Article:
Newly-appointed Food Safety Minister David Bennett has raised the possibility of a return to mandatory addition of folic acid to bread in New Zealand.

Bennett last month attended a high-level ministerial forum in Australia, where new research was presented showing the health benefits of Australia's mandatory folic acid regime, introduced in 2009.

It was credited with a 14 per cent fall in neural tube defects in newborn babies, including a 74 per cent reduction in children of indigenous mothers and a 55 per cent reduction in children of teenage mothers.

At the same time, there had been no perceived or proven health risks as a result of the mandatory addition of folic acid to bread, Bennett said.

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"Certainly I think the research is something that would indicate that's it's something we need to consider," he told the Herald.

In a joint agreement with Australia, New Zealand decided to adopt a mandatory policy in 2007, under the Labour-led Government.

After an often-fraught public debate marred by scaremongering about the risks of folic acid consumption, the National-led Government decided not to proceed with it and introduced a voluntary policy in 2012.

The Prime Minister's chief science advisor Sir Peter Gluckman slammed the Government's decision, saying it was not underpinned by science.

Under the voluntary folic acid regime, the Ministry for Primary Industries and producers have set a goal of 50 per cent fortification of sliced, packaged bread.

Bennett said supermarkets were making "reasonable progress" towards the target. Since 2012, the level of fortification of packaged, sliced bread had risen from 14 per cent to 32 per cent.

It is understood that New Zealand has also had a reduction in neural tube defects under the voluntary regime, but not to the same extent as Australia.

The minister, who took over the portfolio in December, said there were some uncertainties about the new Australian research. Neural tube defect rates may have already been falling, and there are question marks over whether the benchmark data was robust.

"But the initial results were positive about its introduction and the effect they've seen in their communities, especially at-risk communities."

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The Government was swayed away from a mandatory policy after a campaign by the food industry and fears about the links - later dismissed by the chief science advisor - between folic acid fortification and cancer.

One of the most vocal opponents of New Zealand's mandatory policy in 2012 was the influential Food and Grocery Council, which represents food producers. Chief executive Katherine Rich said yesterday that the voluntary scheme had "performed very well".

She reiterated the council's opposition: "The idea of dosing the entire food supply so that it ups the level for everybody means that in some cases people will be consuming too much".

A report by Sir Peter in 2013, however, underlined the benefits of folic acid fortification, saying there was "a strong consensus that [folic acid] is safe and effective in reducing the incidence of neural tube defects in newborns".

Asked whether he feared a public or industry backlash over any folic acid changes, Bennett said his main priority was on the health of mothers and children. He added that the debate over whether bread should include folic acid Australia was not as tense as in New Zealand.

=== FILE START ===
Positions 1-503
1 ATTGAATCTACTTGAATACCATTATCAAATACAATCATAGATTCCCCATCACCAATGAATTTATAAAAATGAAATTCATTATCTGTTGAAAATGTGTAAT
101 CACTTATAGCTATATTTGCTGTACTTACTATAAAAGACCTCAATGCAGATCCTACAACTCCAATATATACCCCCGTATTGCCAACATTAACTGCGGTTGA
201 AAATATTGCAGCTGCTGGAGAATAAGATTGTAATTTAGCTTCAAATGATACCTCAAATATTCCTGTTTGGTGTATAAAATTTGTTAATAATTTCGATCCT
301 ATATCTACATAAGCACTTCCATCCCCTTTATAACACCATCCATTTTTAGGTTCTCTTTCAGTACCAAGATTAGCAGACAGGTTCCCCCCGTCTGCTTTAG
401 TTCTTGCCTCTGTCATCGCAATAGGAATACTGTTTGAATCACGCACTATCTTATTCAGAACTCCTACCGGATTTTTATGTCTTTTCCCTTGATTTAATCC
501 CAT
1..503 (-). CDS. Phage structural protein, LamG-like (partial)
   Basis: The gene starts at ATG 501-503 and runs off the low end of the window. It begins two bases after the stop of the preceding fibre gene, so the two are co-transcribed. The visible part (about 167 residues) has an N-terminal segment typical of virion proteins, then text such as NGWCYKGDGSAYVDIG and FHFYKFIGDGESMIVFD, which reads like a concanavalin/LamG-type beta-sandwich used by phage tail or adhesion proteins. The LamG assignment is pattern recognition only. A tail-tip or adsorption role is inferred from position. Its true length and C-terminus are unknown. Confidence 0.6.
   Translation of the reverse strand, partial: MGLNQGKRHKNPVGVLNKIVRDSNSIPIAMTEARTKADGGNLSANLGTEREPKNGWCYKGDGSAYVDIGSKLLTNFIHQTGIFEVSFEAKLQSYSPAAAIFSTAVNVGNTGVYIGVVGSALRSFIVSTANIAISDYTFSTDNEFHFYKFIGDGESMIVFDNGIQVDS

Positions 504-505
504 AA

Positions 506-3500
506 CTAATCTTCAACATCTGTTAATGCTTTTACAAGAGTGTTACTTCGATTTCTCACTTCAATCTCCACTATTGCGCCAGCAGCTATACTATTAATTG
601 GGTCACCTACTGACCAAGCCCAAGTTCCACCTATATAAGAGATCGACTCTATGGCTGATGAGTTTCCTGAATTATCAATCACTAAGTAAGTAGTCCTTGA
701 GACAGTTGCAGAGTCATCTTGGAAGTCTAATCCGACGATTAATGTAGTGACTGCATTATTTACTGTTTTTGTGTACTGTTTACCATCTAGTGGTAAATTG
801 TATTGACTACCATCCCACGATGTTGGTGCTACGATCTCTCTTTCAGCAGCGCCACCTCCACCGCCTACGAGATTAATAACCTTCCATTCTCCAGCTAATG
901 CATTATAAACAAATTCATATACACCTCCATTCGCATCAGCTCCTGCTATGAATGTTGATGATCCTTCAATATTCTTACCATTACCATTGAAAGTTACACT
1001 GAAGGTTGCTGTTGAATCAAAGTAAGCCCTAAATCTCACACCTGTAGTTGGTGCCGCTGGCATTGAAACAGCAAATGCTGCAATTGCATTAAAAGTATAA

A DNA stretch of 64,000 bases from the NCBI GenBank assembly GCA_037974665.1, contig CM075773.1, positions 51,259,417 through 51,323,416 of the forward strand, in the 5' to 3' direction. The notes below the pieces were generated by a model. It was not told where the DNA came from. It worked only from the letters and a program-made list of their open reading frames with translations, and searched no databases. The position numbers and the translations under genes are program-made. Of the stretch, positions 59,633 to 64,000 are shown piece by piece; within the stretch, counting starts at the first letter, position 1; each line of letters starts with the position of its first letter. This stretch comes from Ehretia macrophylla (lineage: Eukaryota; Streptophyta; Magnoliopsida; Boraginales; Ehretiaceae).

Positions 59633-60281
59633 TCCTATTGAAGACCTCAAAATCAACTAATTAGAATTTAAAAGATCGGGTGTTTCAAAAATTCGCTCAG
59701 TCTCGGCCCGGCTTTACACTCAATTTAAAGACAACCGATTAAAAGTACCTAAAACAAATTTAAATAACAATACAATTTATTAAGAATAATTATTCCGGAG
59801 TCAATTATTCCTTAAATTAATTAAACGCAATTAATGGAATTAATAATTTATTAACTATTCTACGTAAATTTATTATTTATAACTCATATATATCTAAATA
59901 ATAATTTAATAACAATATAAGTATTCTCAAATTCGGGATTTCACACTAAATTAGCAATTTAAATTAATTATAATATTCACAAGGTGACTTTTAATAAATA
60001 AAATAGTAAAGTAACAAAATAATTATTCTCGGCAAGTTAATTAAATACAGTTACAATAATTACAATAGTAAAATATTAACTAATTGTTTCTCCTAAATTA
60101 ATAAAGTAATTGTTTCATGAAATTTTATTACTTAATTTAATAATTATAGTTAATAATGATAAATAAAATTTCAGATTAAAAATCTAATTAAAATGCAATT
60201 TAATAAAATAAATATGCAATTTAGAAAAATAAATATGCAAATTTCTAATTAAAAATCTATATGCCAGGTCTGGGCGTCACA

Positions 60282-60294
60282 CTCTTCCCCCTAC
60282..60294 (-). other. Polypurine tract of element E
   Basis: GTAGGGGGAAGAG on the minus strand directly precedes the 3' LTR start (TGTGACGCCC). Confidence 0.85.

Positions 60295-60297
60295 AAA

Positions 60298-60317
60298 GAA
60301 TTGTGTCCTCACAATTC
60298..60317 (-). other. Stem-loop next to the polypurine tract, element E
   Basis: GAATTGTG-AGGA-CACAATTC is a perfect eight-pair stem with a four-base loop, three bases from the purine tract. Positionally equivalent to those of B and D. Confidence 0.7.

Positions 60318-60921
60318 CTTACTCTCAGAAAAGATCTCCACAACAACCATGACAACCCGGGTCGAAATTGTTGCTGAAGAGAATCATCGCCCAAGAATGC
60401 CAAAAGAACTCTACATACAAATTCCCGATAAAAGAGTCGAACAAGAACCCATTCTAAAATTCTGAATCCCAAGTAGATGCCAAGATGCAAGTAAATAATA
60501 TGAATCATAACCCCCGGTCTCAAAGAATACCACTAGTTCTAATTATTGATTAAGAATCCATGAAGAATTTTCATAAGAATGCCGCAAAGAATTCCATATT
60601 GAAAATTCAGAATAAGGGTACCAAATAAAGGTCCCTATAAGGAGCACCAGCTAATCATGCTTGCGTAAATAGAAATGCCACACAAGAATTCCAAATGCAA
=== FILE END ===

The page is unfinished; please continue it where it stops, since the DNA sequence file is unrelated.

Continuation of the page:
"There wasn't any public debate around its effectiveness," he said.

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A New Zealand Medical Journal article published in 2014 criticised the decision to abandon a mandatory regime in New Zealand, saying 100 cases of serious disability or deaths could have been avoided over five years.

Around 80 babies a year are seriously disabled or killed by neural birth defects in New Zealand, and studies predicted that 24 of these cases would be prevented by mandatory fortification.

The NZMJ article cited data which showed just 2 per cent of New Zealand women checked whether bread contained folic acid, and just 14 per cent of them deliberately consumed food for its folate content.

Q&A

What is folate/folic acid?

It is an essential B vitamin which occurs naturally in some vegetables, fruits, and bread. Folic acid is the synthetic, man-made version of it which is sometimes added to bread or dietary supplements.

Do all people need it, or just pregnant mothers?

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The Ministry of Health says it has benefits for all adults, because it helps with cell growth and reproduction and can prevent blood disorders.
Folic acid can also help ensure the healthy development of babies, and helps reduce defects such as spina bifida.

What is a good amount?

The ministry recommends 400 micrograms of folate a day for everyone, 500-650mcg for pregnant and breastfeeding women, and higher doses for pregnant women with risky conditions.
Three slices of bread fortified with folic acid will get you 120mcg, which is why pregnant mums are encouraged to take folic acid supplements.

Are there any risks?

Not at the recommended intake levels. The ministry says ongoing research suggests high levels of folic acid could mask vitamin B12 deficiency in the elderly and the young. But this is unlikely to occur if intake is less than 1mg a day - much higher than the recommended intake.

Why is it such a hot political issue?

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The National-led Government, with support from the Greens, dropped a plan to make it mandatory to add folic acid to bread in 2012.

That was criticised by scientists and doctors who said folic acid fortification had been proven to be safe and was effective in reducing defects in newborns.